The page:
TODAY’S SPECIAL: Esther 8:11-17
TO CHEW ON: "In every province and in every city to which the edict of the king came, there was joy and gladness among the Jews, with feasting and celebrating..." Esther 8:17
Quickly things turned around in Susa. Haman was gone. When Esther told the king that Mordecai was her cousin, he gave Mordecai the job Haman had before. But the king’s law still stood. The Jews were still in danger.
Again Esther went to the king. “Please spare the life of my people,” she pleaded.
“My law from before can’t be overturned,” the king told her. “But you can write another one.”
So Mordecai called together the secretaries. They wrote a new command. It said that the Jewish people could now fight back to defend themselves from anyone who attacked them. Couriers on horses raced to the farthest parts of the land to post the new law.
When the people of Susa heard the news, there was great happiness. On the day that Haman had picked for the slaughter, Jews everywhere fought against their attackers and were successful. Now instead of that day being a day of death and weeping, it became a day of feasting and celebrating.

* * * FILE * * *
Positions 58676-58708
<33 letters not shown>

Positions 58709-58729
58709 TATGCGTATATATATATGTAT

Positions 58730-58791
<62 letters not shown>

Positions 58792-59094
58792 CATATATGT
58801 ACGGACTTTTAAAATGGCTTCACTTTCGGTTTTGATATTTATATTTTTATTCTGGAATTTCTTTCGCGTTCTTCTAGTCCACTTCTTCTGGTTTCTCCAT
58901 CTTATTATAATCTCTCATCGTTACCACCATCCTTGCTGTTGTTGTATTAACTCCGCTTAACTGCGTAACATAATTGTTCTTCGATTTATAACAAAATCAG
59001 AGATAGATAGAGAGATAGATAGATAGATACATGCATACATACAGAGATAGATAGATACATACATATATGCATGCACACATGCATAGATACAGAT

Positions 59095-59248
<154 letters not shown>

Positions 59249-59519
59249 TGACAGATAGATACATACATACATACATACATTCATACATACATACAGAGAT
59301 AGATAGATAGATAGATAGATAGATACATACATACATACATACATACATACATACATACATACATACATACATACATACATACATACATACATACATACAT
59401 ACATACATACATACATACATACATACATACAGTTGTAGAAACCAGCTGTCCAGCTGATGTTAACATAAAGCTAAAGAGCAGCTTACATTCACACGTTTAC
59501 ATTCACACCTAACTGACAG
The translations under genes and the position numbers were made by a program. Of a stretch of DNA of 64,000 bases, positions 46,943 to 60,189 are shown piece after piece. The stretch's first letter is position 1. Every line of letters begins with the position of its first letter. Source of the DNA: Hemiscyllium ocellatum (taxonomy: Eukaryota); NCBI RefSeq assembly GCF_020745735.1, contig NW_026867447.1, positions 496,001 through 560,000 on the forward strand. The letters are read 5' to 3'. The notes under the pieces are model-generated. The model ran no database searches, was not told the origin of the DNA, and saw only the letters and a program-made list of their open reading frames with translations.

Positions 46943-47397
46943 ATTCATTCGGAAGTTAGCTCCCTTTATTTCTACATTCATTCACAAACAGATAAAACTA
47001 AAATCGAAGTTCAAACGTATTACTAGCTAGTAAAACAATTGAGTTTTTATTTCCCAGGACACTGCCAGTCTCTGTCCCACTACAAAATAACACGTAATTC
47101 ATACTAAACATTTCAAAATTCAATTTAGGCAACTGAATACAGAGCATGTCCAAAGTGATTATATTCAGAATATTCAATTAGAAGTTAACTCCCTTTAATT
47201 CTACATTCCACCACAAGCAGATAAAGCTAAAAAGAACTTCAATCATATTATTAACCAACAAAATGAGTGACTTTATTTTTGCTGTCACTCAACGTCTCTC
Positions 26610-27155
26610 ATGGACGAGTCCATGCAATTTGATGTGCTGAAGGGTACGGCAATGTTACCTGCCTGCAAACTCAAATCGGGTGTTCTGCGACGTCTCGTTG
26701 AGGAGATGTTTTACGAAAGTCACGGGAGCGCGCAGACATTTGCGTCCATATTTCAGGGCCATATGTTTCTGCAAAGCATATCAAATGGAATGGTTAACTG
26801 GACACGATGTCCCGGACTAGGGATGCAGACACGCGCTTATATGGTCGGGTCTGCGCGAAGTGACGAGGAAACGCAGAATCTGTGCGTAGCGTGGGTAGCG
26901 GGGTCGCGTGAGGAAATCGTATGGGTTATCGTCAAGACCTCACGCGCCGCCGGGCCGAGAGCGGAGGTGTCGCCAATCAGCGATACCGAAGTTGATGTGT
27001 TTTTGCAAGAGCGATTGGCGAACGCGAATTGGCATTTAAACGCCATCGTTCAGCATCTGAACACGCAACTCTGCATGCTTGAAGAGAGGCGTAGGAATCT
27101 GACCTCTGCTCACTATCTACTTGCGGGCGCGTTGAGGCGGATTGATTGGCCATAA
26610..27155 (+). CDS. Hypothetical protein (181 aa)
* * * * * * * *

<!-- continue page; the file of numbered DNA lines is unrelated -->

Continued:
I’m sure Esther and Mordecai wondered, on those first grim days after Haman passed his law, if they would ever feel like smiling again. But with God’s help everything changed. Instead of tears, a big celebration ended the story.
We too may be in sad times. We may wonder if and how things will ever get better. Like Esther and Mordecai, let’s pray to God about our problems. The God of Esther and Mordecai is our God too. He can still turn sadness into a celebration!
PRAYER: Dear God, I bring my problem of __________ to You. Please change my sadness into celebration. Amen.
Every year after that the Jews celebrated the day when God saved them from their enemies through Queen Esther. They called it the Feast of Purim.
The Jewish people still celebrate the Feast of Purim today. Here are some things they do on that day:
1. They read the story of Esther from the Hegillah (the Scroll). They cheer whenever Esther’s name is mentioned, boo at Haman’s name and wave graggers or noisemakers. They also act out the story in plays.
2. They wear costumes, disguises and masks to remind them of how Esther had to hide the fact that she was Jewish.
3. They send gifts to each other and the poor. They also invite people to join them in a special Purim meal.
4. They make special food. One treat is called Hamantaschen (Haman’s Hat). It is a three-cornered pastry filled with poppy seeds or prunes.
Unless otherwise noted, all Scripture quotations are taken from THE HOLY BIBLE, NEW INTERNATIONAL VERSION®, NIV® Copyright © 1973, 1978, 1984, 2011 by Biblica, Inc.® Used by permission. All rights reserved worldwide.
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